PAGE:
Trump declares national emergency to build border wall

Trump declares national emergency to build border wall

WASHINGTON (AP) – Battling with one branch of government and opening a new confrontation with another, President Donald Trump announced Friday he was declaring a national emergency to fulfill his pledge to construct a wall along the U.S.-Mexico border.

Bypassing Congress, which approved far less money for his proposed wall than he had sought, Trump said he would use executive action to siphon billions of dollars from federal military construction and counterdrug efforts for the wall, aides said. The move is already drawing bipartisan criticism on Capitol Hill and expected to face rounds of legal challenges.

Trump made the announcement from the Rose Garden, as he claimed illegal immigration was “an invasion of our country.”

Trump’s move followed a rare show of bipartisanship when lawmakers voted Thursday to fund large swaths of the government and avoid a repeat of this winter’s debilitating five-week government shutdown. The money in the bill for border barriers, about $1.4 billion, is far below the $5.7 billion Trump insisted he needed and would finance just a quarter of the more than 200 miles (322 kilometers) he wanted this year.

To bridge the gap, Trump announced that he will be spending roughly $8 billion on border barriers – combining the money approved by Congress with funding he plans to repurpose through executive actions, including the national emergency. The money is expected to come from funds targeted for military construction and counterdrug efforts, but aides could not immediately specify which military projects would be affected.

Despite widespread opposition in Congress to proclaiming an emergency, including by some Republicans, Trump was responding to pressure to act unilaterally to soothe his conservative base and avoid appearing like he’s lost his wall battle.

Word that Trump would declare the emergency prompted condemnations from Democrats and threats of lawsuits from states and others who might lose federal money or said Trump was abusing his authority.

In a sing-songy tone of voice, Trump described how the decision will be challenged and work its way through the courts, including up to the U.S. Supreme Court.

He said, “Sadly, we’ll be sued and sadly it will go through a process and happily we’ll win, I think.”

In an unusual joint statement, House Speaker Nancy Pelosi, D-Calif., and Senate Minority Leader Chuck Schumer, D-N.Y., called it an “unlawful declaration over a crisis that does not exist” and said it “does great violence to our Constitution and makes America less safe, stealing from urgently needed defense funds for the security of our military and our nation. ”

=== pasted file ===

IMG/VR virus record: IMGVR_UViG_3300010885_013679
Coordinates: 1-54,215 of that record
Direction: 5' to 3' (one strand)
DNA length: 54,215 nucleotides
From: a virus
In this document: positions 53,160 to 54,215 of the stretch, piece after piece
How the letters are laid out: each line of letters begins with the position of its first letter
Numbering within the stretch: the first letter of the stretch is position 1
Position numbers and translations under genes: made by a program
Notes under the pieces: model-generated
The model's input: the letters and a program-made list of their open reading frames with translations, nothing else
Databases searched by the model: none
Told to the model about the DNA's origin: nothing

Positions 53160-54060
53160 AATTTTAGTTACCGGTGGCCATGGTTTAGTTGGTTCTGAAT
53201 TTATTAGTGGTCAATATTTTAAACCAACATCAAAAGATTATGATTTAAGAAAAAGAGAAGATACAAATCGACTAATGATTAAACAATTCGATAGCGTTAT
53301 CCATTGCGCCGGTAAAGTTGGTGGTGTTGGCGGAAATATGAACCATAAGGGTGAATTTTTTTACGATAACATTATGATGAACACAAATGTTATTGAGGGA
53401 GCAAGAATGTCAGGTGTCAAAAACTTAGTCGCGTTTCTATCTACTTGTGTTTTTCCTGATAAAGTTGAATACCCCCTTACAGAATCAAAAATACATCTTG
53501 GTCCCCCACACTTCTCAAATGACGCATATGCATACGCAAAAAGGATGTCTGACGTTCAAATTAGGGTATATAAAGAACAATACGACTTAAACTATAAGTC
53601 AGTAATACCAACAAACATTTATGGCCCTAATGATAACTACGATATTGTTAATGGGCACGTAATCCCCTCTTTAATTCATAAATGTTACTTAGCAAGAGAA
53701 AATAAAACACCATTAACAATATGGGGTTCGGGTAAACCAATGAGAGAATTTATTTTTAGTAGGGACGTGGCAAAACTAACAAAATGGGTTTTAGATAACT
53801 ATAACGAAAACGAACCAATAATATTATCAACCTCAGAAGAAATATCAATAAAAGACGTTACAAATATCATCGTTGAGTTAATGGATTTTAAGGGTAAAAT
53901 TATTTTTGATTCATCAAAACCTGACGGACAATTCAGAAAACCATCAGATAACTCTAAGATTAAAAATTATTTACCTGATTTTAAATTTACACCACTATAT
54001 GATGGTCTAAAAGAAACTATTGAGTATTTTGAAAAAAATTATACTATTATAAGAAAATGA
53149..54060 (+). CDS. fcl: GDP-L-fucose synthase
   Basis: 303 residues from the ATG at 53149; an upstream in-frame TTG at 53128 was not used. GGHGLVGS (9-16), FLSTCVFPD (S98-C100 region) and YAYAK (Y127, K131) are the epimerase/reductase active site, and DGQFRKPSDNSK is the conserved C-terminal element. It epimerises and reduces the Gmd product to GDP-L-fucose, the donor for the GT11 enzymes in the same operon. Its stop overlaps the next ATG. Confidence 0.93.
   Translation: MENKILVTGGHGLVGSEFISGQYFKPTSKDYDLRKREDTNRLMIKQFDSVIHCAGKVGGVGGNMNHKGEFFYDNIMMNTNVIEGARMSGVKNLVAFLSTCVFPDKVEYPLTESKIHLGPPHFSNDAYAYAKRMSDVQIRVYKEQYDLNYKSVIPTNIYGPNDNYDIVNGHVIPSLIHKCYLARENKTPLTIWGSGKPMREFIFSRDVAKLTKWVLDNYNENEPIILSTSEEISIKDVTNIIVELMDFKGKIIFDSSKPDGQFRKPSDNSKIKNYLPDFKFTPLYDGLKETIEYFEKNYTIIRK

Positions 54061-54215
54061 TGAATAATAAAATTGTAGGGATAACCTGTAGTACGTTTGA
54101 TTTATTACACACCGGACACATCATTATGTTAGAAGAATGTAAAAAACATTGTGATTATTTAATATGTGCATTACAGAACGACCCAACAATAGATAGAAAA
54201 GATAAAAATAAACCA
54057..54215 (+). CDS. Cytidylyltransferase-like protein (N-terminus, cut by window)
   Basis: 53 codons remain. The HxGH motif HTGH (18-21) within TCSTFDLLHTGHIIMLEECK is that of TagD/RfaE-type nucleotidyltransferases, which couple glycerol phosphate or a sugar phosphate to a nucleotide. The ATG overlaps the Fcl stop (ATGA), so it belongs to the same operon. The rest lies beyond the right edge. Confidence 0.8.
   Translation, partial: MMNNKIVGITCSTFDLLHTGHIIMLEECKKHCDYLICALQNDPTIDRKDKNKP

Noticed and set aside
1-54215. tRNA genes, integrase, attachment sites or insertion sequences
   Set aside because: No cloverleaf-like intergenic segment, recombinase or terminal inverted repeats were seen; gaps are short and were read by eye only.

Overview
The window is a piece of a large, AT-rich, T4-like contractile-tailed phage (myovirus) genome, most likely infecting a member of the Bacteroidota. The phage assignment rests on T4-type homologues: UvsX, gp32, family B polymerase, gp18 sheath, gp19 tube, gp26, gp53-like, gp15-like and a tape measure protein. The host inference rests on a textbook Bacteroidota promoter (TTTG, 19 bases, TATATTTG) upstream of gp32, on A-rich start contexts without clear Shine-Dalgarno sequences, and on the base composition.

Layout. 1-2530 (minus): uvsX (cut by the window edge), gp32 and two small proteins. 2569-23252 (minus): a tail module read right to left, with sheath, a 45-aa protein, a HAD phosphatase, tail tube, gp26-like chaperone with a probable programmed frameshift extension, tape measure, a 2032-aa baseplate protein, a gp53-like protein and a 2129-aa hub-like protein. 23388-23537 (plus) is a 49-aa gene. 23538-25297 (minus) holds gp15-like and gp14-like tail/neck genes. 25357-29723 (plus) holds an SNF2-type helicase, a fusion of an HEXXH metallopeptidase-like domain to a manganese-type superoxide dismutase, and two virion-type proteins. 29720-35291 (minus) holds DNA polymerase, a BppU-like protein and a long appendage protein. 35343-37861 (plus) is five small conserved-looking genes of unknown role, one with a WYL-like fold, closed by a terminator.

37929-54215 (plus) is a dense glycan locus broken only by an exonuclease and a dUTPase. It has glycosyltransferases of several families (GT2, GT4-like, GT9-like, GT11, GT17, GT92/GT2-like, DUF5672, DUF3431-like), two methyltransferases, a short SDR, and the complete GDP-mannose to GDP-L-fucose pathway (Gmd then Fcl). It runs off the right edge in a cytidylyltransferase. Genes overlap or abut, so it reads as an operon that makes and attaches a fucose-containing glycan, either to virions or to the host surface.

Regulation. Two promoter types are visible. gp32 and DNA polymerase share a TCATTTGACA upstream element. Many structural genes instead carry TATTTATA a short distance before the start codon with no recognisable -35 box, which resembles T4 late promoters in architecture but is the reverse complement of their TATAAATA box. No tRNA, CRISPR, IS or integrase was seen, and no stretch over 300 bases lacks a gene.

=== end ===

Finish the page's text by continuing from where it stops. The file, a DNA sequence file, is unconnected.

“The President’s actions clearly violate the Congress’s exclusive power of the purse, which our Founders enshrined in the Constitution,” they said. “The Congress will defend our constitutional authorities in the Congress, in the Courts, and in the public, using every remedy available.”

Democratic state attorneys general said they’d consider legal action to block Trump. Puerto Rico Gov. Ricardo Rossello told the president on Twitter “we’ll see you in court” if he made the declaration.

Even if his emergency declaration withstands challenge, Trump is still billions of dollars short of his overall funding needed to build the wall as he promised in 2016. After two years of effort, Trump has not added any new border mileage; all of the construction so far has gone to replacing and repairing existing structures. Ground is expected to be broken in South Texas soon on the first new mileage.

The White House said Trump would not try to redirect federal disaster aid to the wall, a proposal they had considered but rejected over fears of a political blowback.

Senate OKs border deal; Trump will sign, declare emergency

Senate OKs border deal; Trump will sign, declare emergency

WASHINGTON (AP) — The Senate resoundingly approved a border security compromise Thursday that ignores most of President Donald Trump’s demands for building a wall with Mexico but would prevent a new government shutdown. The White House said Trump would sign it but then declare a national emergency and perhaps invoke other executive powers to try to shift money to wall-building from elsewhere in the federal budget.

Congress’ Democratic leaders, Speaker Nancy Pelosi in the House and Chuck Schumer in the Senate, quickly branded such a presidential declaration “a lawless act, a gross abuse of the power of the presidency and a desperate attempt to distract from the fact that President Trump broke his core promise to have Mexico pay for his wall.”

House passage and Trump’s signature were assured for the basic spending bill compromise, which for now would stamp a bipartisan coda on a nasty melee that’s dominated the initial months of power sharing in Washington.